The wildly successful Kansas City-based Irish Band, The Elders, sold out the Uptown Theater in Kansas City for the 12th annual “Hoolie.” The event has become a holiday of its own in Kansas City’s Irish community. “Hoolie” is an Irish term for a gathering. For the Elders and their fans it is a homecoming centered on St. Patrick’s Day weekend.
The Driscoll School of Irish Dance performed first to a mixture of traditional reels and modern Celtic music. The crowd filed in and enjoyed a dinner of corned beef and cabbage. The balcony was filled with rowdy fans and the floor was filled with tables of families who return year after year.
Many consumed Irish beers and Boulevard ales while singing and dancing. The crowd’s energy rose with the sight of the film crews that marked the arrival of the band.
The Elders took the stage to a thunderous welcome. Front-man Ian Byrne addressed the crowd in an Irish brogue. He told the families seated at the tables to understand that the crowds in the balcony were welcome to rush the stage and dance, but suggested the fans in the balcony bring the beer. After 12 years at the same venue the Elders knew their devoted fans well.
The Elders formed in 1998 as a blend of rock and Celtic Folk. Many of the songs are rooted in the spirit and the history of the Irish in America. One of their most beloved songs, “1849” is about the great famine and exodus. As Byrne sang the crowd joined in singing, “They left behind the clans who’d been together a thousand years/The music and the memories ringing in their ears/They brought with them tradition and the will to work and die/In the land known for freedom, soil and sky.” While singing Byrne and the crowd pointed to the ground and the heavens.
The band consists of Byrne on vocals, bodhrán drums and whistle, his son Kian Byrne on Bass and drums, Brent Hoad on the fiddle, keyboards and accordion, Steve Phillips on guitar and mandolin, Norm Dahlor on banjo, bass and guitar and the newest member, Colin Farrell on fiddle and flute.
“It’s a privilege really, [joining the band],” said Farrell. “I used to see them all the time and at different festivals that they are always playing in. I loved the music and they asked me to join them and I said ‘yeah.’ You couldn’t really turn that down.”
During this year’s concert the band debuted a song in memory of Levon Helm. Helm passed away last year and was a founding member of the legendary rock group, The Band. The Band was known for mixing Celtic and Appalachian roots into the blues in the 1960s. The Elders performed the new song in honor of a hero in traditional folk influenced rock and roll music.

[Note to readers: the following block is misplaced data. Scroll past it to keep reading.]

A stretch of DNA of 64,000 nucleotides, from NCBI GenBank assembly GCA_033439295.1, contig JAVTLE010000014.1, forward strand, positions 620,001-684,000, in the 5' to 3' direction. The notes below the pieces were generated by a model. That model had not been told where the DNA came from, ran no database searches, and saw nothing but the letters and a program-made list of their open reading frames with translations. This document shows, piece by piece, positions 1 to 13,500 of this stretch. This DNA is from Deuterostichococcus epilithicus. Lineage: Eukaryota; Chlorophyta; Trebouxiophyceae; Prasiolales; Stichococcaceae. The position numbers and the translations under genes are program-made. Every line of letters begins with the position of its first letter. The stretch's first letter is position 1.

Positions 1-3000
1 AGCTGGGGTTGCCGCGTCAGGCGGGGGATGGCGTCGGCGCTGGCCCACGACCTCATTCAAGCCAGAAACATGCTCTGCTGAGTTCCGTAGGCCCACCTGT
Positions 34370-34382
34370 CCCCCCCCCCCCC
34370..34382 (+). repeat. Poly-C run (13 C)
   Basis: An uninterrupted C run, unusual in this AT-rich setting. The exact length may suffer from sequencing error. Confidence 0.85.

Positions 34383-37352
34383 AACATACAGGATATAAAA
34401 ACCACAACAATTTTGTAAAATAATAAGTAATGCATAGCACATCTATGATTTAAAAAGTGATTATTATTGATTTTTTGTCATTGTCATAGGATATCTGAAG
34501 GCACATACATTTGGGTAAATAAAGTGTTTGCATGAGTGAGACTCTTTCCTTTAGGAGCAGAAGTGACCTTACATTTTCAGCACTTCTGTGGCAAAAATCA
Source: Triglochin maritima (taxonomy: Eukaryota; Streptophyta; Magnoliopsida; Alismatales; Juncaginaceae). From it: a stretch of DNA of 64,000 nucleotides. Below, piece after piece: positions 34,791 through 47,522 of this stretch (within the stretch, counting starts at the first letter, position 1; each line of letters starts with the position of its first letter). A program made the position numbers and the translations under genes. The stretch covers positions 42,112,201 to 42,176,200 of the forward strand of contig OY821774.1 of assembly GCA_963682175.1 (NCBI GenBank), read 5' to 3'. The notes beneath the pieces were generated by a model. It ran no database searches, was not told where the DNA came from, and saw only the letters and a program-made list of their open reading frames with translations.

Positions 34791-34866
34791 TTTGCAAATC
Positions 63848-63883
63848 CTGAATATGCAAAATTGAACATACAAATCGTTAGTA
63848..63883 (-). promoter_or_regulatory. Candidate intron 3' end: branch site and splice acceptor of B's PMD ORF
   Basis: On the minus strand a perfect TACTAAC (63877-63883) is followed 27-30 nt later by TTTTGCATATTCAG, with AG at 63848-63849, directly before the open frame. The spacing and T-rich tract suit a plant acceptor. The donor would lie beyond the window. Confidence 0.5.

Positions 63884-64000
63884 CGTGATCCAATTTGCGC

“Levon Helm was just an inspiration to us all,” said Byrne. “His passing was a big crush to us all and so we had to write a song in tribute to him.”
he crowd was filled with energy and came together arm in arm during the song, “Appalachian Paddy” to sing, “Put your arms around each other/And sing to the angels up high /Shake your fist at the devil and begrudgers /Give a kiss to the one by your side.” Hoolie veterans were aware of the protocol and knew when to sing, dance and give signs of love and faith to one another.
The show’s climactic finale was a fiddle duel between Hoad and Farrell. Byrne and his son also dueled on drums. Green and gold balloons fell from the ceiling as the crowd roared. Byrne announced that he and several of the others would be waiting in the lobby to greet the fans as they left.
“I think it was the best Hoolie yet,” said Byrne. “It was great. It was a lot of energy and we had a lot of mistakes and they were all good.”
Keeping with a running Hoolie tradition, the Elders proclaimed, “This is absolutely the best crowd we’ve ever had,” said The Elders.
Byrne, his son and Farrell were out in the lobby signing autographs and socializing with a familiar crowd promising to see them next year. The Hoolie is more appropriately comparable to a rowdy clan gathering than a concert.
For the evening everyone is Irish, everyone is family and everyone is welcome and assured a memorable night.